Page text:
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- Pascal Paillier
- EUROCRYPT
- 1999

This paper investigates a novel computational problem, namely the Composite Residuosity Class Problem, and its applications to public-key cryptography. We propose a new trapdoor mechanism and derive from this technique three encryption schemes: a trapdoor permutation and two homomorphic probabilistic encryption schemes computationally comparable to RSA. Our… (More)

- Michel Abdalla, Mihir Bellare, +7 authors Haixia Shi
- Journal of Cryptology
- 2005

We identify and fill some gaps with regard to consistency (the extent to which false positives are produced) for public-key encryption with keyword search (PEKS). We define computational and statistical relaxations of the existing notion of perfect consistency, show that the scheme of Boneh et al. (Advances in Cryptology—EUROCRYPT 2004, ed. by C. Cachin, J.… (More)

- Cécile Delerablée, Pascal Paillier, David Pointcheval
- Pairing
- 2007

This paper puts forward new efficient constructions for public-key broadcast encryption that simultaneously enjoy the following properties: receivers are stateless; encryption is collusion-secure for arbitrarily large collusions of users and security is tight in the standard model; new users can join dynamically i.e. without modification of user decryption… (More)

- Pascal Paillier, Damien Vergnaud
- ASIACRYPT
- 2005

We provide evidence that the unforgeability of several discrete-log based signatures like Schnorr signatures cannot be equivalent to the discrete log problem in the standard model. This contradicts in nature well-known proofs standing in weakened proof methodologies, in particular proofs employing various formulations of the Forking Lemma in the random… (More)

- Pascal Paillier, David Pointcheval
- ASIACRYPT
- 1999

This paper proposes two new public-key cryptosystems semantically secure against adaptive chosen-ciphertext attacks. Inspired from a recently discovered trapdoor technique based on composite-degree residues, our converted encryption schemes are proven, in the random oracle model, secure against active adversaries (IND-CCA2) under the assumptions that the… (More)

- Thomas Fuhr, Pascal Paillier
- ProvSec
- 2007

As such, public-key encryption with keyword search (a.k.a PEKS or searchable encryption) does not allow the recipient to decrypt keywords i.e. encryption is not invertible. This paper introduces searchable encryption schemes which enable decryption. An additional feature is that the decryption key and the trapdoor derivation key are totally independent,… (More)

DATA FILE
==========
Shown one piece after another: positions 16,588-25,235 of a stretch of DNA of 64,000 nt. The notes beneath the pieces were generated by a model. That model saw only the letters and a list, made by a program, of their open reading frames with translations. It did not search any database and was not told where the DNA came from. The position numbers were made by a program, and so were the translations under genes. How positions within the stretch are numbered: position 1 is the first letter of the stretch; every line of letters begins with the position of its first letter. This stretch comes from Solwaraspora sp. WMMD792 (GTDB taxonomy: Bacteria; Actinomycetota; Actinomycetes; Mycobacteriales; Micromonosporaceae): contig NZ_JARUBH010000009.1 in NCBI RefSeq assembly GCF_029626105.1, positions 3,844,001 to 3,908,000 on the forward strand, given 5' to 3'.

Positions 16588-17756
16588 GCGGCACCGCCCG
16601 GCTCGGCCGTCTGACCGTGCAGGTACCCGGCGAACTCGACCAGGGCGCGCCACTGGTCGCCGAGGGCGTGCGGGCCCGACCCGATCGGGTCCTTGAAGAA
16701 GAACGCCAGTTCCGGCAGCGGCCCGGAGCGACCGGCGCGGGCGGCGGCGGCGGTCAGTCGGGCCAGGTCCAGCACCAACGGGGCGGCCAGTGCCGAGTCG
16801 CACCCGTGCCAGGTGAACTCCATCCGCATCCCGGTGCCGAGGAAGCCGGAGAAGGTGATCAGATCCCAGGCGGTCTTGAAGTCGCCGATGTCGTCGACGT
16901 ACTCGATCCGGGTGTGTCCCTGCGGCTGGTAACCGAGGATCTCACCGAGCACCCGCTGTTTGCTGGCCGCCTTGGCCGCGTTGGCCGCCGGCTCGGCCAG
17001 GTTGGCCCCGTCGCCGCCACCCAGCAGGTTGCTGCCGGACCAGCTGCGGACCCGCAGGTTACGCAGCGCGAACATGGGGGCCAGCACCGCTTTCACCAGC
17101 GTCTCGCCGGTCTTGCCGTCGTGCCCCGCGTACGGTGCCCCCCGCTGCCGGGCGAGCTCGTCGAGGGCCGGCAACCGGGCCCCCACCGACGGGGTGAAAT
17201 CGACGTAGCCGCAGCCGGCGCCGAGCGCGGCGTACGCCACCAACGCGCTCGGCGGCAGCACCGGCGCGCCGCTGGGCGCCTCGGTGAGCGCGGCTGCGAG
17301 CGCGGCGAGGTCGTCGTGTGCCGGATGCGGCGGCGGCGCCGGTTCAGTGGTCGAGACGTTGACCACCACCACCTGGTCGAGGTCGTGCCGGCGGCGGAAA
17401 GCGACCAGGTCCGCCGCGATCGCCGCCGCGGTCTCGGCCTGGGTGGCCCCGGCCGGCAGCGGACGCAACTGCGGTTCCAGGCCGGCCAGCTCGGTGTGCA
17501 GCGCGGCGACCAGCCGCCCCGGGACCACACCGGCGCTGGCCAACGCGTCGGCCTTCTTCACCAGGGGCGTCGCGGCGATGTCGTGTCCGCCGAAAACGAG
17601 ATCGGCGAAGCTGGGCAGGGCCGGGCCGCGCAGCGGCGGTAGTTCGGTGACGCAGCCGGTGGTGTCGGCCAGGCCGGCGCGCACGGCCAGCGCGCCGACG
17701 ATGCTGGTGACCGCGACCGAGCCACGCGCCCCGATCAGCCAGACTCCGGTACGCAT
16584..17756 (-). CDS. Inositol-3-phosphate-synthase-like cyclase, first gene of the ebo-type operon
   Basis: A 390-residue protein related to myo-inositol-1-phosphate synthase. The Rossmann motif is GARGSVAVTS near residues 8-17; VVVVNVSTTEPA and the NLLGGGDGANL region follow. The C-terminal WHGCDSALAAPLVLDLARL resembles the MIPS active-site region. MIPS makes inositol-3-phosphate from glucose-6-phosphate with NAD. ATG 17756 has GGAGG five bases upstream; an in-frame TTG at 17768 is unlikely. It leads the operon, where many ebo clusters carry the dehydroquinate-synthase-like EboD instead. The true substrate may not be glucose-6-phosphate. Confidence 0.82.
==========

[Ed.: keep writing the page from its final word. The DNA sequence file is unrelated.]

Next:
- Guilhem Castagnos, Alexandre Berzati, +5 authors Stephanie Salgado
- 2009 IEEE International Workshop on Hardware…
- 2009

GRAIN-v1 is a stream cipher that has been selected in the final portfolio of the eSTREAM project. GRAIN-128 is a variant of GRAIN-v1. The best known mathematical attack against GRAIN-128 is the brute force key-search. This paper introduces a fault attack on GRAIN-128 based on a realistic fault model and explores possible improvements of the attack. We also… (More)

- Marc Joye, Pascal Paillier, Serge Vaudenay
- CHES
- 2000

The generation of prime numbers underlies the use of most public-key schemes, essentially as a major primitive needed for the creation of key pairs or as a computation stage appearing during various cryptographic setups. Surprisingly, despite decades of intense mathematical studies on primality testing and an observed progressive intensification of… (More)

- Pascal Paillier
- ASIACRYPT
- 2000

This paper introduces three new probabilistic encryption schemes using elliptic curves over rings. The cryptosystems are based on three specific trapdoor mechanisms allowing the recipient to recover discrete logarithms on different types of curves. The first scheme is an embodiment of Naccache and Stern’s cryptosystem and realizes a discrete log encryption… (More)

- Jean-Sébastien Coron, Marc Joye, David Naccache, Pascal Paillier
- CRYPTO
- 2002

A common practice to encrypt with RSA is to first apply a padding scheme to the message and then to exponentiate the result with the public exponent; an example of this is OAEP. Similarly, the usual way of signing with RSA is to apply some padding scheme and then to exponentiate the result with the private exponent, as for example in PSS. Usually, the RSA… (More)